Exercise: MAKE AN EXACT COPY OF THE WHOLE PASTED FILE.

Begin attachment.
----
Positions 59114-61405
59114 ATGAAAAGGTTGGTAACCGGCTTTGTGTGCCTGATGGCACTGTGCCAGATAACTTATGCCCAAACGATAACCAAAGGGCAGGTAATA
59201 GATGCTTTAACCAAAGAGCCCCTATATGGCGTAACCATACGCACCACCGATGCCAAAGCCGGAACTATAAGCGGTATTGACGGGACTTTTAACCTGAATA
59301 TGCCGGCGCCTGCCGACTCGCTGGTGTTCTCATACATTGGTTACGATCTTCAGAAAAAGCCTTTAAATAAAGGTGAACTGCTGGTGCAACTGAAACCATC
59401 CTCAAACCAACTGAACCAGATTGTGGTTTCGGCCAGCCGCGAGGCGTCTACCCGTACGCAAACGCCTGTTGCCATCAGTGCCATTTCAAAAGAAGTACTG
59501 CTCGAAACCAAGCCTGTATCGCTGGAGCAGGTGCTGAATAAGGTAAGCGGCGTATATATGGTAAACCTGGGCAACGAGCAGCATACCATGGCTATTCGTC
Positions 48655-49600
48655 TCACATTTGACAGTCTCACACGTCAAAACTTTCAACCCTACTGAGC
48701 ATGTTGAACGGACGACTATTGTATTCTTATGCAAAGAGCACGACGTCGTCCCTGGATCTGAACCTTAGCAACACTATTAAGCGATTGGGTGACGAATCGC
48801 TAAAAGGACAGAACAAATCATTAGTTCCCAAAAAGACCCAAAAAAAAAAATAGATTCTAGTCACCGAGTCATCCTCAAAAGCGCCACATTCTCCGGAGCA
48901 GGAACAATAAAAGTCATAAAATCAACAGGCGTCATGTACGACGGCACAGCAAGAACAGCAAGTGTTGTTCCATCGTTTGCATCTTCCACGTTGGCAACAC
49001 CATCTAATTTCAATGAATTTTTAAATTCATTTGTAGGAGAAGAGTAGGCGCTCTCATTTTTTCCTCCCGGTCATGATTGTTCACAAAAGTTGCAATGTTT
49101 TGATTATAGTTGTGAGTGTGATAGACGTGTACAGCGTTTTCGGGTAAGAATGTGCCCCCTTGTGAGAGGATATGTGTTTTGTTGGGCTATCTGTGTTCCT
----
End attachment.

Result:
Positions 59114-61405
59114 ATGAAAAGGTTGGTAACCGGCTTTGTGTGCCTGATGGCACTGTGCCAGATAACTTATGCCCAAACGATAACCAAAGGGCAGGTAATA
59201 GATGCTTTAACCAAAGAGCCCCTATATGGCGTAACCATACGCACCACCGATGCCAAAGCCGGAACTATAAGCGGTATTGACGGGACTTTTAACCTGAATA
59301 TGCCGGCGCCTGCCGACTCGCTGGTGTTCTCATACATTGGTTACGATCTTCAGAAAAAGCCTTTAAATAAAGGTGAACTGCTGGTGCAACTGAAACCATC
59401 CTCAAACCAACTGAACCAGATTGTGGTTTCGGCCAGCCGCGAGGCGTCTACCCGTACGCAAACGCCTGTTGCCATCAGTGCCATTTCAAAAGAAGTACTG
59501 CTCGAAACCAAGCCTGTATCGCTGGAGCAGGTGCTGAATAAGGTAAGCGGCGTATATATGGTAAACCTGGGCAACGAGCAGCATACCATGGCTATTCGTC
Positions 48655-49600
48655 TCACATTTGACAGTCTCACACGTCAAAACTTTCAACCCTACTGAGC
48701 ATGTTGAACGGACGACTATTGTATTCTTATGCAAAGAGCACGACGTCGTCCCTGGATCTGAACCTTAGCAACACTATTAAGCGATTGGGTGACGAATCGC
48801 TAAAAGGACAGAACAAATCATTAGTTCCCAAAAAGACCCAAAAAAAAAAATAGATTCTAGTCACCGAGTCATCCTCAAAAGCGCCACATTCTCCGGAGCA
48901 GGAACAATAAAAGTCATAAAATCAACAGGCGTCATGTACGACGGCACAGCAAGAACAGCAAGTGTTGTTCCATCGTTTGCATCTTCCACGTTGGCAACAC
49001 CATCTAATTTCAATGAATTTTTAAATTCATTTGTAGGAGAAGAGTAGGCGCTCTCATTTTTTCCTCCCGGTCATGATTGTTCACAAAAGTTGCAATGTTT
49101 TGATTATAGTTGTGAGTGTGATAGACGTGTACAGCGTTTTCGGGTAAGAATGTGCCCCCTTGTGAGAGGATATGTGTTTTGTTGGGCTATCTGTGTTCCT